Wednesday, August 15, 2007

Cricket in a Foreign Land

Avid readers of my blog may remember that I am the vice-president of a university cricket club. This would not be particularly note-worthy if not for the fact that the university is in the good old US of A! Cricket in America is an interesting experience, and certainly has novelty value.

The club I am involved with is competitive, enthusiastic, and reasonably competent. We are like any cricket club: We have a 5 member committee made up of players - The president has been largely absent during the season, the secretary always forgets to bring a pad and pen to meetings and cannot see the value of taking minutes, and the treasurer doesn't handle the club finances as the chairman is obsessed with making sure they are done correctly!

Last weekend was our big tournament: 6 teams from 3 states, 100 F weather, and around 70 players born in the subcontinent (of all the players in all the squads myself and a New Zealander were the only caucasians).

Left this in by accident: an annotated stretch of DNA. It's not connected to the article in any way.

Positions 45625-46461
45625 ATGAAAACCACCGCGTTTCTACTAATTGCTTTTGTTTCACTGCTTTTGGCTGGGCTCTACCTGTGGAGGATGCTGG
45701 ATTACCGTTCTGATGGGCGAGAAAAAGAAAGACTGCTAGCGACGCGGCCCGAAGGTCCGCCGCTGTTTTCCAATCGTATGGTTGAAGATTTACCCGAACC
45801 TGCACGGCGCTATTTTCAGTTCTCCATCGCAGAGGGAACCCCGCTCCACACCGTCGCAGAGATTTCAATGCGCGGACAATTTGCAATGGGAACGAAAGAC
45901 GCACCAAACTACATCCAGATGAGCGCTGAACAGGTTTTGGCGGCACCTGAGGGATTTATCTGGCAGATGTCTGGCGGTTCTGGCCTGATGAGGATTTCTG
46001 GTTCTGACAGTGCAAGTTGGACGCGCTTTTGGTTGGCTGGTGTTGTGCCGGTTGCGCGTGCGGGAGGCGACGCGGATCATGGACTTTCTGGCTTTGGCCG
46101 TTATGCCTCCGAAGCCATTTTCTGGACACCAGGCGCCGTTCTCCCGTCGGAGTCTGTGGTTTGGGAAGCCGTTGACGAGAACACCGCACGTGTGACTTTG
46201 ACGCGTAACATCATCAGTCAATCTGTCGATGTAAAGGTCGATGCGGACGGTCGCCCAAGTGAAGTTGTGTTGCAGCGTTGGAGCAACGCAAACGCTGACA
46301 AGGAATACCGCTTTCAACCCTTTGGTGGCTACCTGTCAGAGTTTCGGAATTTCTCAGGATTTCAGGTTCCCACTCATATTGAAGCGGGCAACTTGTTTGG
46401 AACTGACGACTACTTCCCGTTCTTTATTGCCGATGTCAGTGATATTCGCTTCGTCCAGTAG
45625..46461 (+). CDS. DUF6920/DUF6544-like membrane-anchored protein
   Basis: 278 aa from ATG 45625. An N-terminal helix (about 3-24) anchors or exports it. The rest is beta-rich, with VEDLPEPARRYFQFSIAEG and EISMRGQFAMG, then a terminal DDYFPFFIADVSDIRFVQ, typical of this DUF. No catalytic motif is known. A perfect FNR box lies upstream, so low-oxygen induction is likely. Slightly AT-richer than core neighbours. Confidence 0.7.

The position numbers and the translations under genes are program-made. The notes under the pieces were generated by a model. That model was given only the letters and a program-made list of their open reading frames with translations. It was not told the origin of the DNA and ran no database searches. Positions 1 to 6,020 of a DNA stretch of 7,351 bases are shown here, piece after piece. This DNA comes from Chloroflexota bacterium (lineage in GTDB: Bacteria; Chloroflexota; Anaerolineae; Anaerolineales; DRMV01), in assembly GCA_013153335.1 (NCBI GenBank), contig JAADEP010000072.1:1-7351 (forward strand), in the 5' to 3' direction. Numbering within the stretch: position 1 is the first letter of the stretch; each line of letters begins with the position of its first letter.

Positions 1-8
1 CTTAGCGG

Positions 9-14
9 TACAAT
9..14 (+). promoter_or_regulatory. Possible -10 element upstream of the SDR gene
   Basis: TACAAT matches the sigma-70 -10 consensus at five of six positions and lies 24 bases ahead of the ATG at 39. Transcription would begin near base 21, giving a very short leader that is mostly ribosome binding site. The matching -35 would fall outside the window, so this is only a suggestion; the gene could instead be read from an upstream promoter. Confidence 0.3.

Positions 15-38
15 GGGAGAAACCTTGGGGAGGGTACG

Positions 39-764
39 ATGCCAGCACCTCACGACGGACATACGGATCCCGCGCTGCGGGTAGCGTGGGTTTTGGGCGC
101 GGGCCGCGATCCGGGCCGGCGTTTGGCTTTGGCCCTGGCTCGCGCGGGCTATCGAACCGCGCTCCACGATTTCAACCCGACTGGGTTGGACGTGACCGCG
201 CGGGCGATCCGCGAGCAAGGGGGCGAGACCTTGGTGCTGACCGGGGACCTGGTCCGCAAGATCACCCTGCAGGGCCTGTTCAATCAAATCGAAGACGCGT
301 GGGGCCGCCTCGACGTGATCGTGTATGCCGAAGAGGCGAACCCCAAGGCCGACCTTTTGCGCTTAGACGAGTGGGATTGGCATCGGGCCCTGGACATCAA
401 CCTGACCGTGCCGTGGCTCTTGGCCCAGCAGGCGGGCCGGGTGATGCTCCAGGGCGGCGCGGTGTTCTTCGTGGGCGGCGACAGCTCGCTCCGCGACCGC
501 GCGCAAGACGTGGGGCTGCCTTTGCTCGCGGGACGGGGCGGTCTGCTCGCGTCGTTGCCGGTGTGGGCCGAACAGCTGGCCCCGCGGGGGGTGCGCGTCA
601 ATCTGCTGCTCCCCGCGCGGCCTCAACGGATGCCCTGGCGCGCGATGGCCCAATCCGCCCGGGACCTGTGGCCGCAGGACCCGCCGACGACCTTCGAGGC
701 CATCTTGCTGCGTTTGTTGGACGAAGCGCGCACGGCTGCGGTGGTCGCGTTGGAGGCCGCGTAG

A few random observations:
- We lost the final. A visiting team needed 6 runs from the final over with 9 wickets down. A four, a wide, and a flick over the close in fielders, and it was all over! Having said that, we lost the first two of our four league games, so to make it through to the final was quite something!

- Over 150 gallons of Gatorade was consumed during the two days!

- Of 15 games played, 12 went down to the wire (including a tie!).

- One team had two flat tires on their way to the tournament in their team van! They arrived at their hotel at 5am, but were first to the ground at 9am the same morning, were on time for every game (winning 3 of their 4 league games), and were by far the most courteous team at the tournament (including our own!).

- Finally, when running behind on the first day and needing to shorten the one hour lunch break, a team complained that 20 minutes was insufficient time for lunch. When asked the shortest time they would need for lunch, they replied "One and a half hours"... They got 45 minutes.

1 comment:

JollyRgr said...

In Australia that comment would identify you as a trade union member....or a public servant:-)